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Why the Queen wants your IP address

Big Ben, Saint Stephen's Towier in London
Big Ben, Saint Stephen's Towier in London
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The British government will craft legislation that give it the power to more accurately track people online, the Queen said today.

She was speaking during the ceremonial opening of Parliament in Westminster, where she outlined the legislation the country’s conservative government will introduce. The speech was written by the Prime Minister, and marks a second attempt by this government to gain more access to users’ online data.

The government wants to give security services the tools to see exactly who sent emails or other online messages by accurately tracking when and where certain IP addresses were used.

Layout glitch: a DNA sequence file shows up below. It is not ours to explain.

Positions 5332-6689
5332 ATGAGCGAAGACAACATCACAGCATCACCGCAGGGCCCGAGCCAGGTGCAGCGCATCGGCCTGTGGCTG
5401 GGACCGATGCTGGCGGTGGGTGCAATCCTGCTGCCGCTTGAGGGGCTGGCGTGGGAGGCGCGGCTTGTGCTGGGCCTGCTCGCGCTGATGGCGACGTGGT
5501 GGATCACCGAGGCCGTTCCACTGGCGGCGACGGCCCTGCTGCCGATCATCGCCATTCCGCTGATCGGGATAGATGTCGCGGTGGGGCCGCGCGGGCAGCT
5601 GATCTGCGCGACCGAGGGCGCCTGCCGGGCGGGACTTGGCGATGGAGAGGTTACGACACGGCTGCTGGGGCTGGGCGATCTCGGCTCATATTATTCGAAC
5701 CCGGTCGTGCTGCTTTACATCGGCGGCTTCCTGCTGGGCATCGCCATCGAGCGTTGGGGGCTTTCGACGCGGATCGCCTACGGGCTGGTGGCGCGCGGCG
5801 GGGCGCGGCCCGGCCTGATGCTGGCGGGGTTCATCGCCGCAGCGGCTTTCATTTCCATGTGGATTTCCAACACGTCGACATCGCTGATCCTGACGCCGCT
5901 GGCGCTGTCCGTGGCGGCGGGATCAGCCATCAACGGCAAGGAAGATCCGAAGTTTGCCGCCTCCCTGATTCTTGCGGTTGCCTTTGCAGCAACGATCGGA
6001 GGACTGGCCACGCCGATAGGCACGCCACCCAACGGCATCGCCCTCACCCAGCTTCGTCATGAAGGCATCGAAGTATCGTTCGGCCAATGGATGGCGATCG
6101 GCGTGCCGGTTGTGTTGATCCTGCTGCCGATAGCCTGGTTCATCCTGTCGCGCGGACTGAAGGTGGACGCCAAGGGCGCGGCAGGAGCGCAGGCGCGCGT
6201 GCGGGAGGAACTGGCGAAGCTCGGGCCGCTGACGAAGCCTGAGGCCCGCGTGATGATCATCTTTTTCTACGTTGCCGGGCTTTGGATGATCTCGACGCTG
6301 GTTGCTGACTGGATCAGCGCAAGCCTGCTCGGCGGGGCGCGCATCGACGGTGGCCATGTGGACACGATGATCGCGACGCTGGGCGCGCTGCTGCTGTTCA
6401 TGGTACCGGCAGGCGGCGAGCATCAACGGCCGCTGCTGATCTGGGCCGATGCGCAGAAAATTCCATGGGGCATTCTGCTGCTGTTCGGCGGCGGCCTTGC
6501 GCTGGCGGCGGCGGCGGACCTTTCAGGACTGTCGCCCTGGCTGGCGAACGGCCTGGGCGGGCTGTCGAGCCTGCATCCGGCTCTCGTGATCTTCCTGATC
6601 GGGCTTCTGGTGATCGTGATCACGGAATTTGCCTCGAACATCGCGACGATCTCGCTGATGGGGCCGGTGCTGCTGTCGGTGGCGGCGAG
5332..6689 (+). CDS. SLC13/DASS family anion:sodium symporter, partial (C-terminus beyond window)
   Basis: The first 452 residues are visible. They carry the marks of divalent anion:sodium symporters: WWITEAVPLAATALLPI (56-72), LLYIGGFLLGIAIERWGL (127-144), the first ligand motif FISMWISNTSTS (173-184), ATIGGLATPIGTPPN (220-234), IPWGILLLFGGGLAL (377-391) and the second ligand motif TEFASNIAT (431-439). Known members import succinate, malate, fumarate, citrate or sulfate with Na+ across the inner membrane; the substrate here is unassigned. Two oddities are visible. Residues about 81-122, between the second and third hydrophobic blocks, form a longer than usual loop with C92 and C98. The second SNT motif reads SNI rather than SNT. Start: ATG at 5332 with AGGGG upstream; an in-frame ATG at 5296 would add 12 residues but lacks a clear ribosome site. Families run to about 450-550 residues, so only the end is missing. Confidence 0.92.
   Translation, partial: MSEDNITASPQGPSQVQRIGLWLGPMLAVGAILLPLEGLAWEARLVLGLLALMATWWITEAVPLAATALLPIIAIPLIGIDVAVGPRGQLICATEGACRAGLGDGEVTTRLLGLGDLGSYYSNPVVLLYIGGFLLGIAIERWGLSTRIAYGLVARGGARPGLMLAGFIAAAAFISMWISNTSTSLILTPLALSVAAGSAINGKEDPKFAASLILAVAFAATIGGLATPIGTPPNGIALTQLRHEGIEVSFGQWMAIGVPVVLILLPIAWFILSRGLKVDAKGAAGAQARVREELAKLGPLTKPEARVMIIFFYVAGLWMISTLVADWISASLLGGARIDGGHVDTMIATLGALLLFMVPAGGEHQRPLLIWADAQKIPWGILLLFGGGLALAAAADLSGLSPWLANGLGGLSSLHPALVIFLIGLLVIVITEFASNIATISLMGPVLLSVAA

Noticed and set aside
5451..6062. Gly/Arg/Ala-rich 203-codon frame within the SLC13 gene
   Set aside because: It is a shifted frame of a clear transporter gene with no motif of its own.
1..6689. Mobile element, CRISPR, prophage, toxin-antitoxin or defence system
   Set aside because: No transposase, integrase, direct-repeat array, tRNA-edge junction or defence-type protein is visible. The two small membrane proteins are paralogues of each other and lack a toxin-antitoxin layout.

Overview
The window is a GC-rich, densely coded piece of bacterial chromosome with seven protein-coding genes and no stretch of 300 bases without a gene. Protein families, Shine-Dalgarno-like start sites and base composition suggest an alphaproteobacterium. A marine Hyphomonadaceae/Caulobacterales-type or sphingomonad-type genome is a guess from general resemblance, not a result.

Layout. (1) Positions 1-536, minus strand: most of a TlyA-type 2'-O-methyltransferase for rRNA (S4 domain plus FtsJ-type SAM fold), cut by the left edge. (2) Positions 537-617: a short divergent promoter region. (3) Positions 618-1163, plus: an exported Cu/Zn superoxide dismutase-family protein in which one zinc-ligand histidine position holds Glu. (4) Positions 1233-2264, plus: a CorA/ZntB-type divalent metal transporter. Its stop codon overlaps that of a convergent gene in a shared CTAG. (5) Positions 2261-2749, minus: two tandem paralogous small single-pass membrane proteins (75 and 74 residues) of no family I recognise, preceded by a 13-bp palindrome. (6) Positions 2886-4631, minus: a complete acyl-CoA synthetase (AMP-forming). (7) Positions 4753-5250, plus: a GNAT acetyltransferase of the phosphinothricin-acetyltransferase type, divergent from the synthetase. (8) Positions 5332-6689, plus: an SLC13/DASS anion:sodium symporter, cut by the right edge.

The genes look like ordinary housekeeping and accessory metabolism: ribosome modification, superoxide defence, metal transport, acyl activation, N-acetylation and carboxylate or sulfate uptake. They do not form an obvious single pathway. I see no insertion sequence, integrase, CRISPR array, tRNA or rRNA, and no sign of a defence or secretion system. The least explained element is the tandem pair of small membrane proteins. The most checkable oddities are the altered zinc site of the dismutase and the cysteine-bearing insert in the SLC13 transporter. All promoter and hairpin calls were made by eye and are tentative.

The Queen said,

“Legislation will be brought forward to introduce new powers to tackle anti-social behaviour, cut crime and further reform the police.

In relation to the problem of matching internet protocol [sic] addresses, my government will bring forward proposals to enable the protection of the public and the investigation of crime in cyberspace.”

The government has previously tried to pass the ‘Communications Data Bill’, which was dubbed the  ‘snooper’s charter’ by the British media. That bill would have required UK companies to store users’ data for over a year.

The Communications Data Bill was scrapped after the government’s junior party vetoed it. Some see the Queen’s speech as a second attempt to pass the legislation, which the government has already cost the country £400m in development and other fees.

The British legislation comes just two months after Irish senators proposed linking Internet users’ IP addresses with their passport numbers, so as to make it easier for authorities to track online criminals and cyber bullies.

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Piers Dillon Scott
Piers Dillon-Scott is co-editor of The Sociable and writes about stuff he finds. He likes technology, media, and using the Oxford comma (because it just makes sense).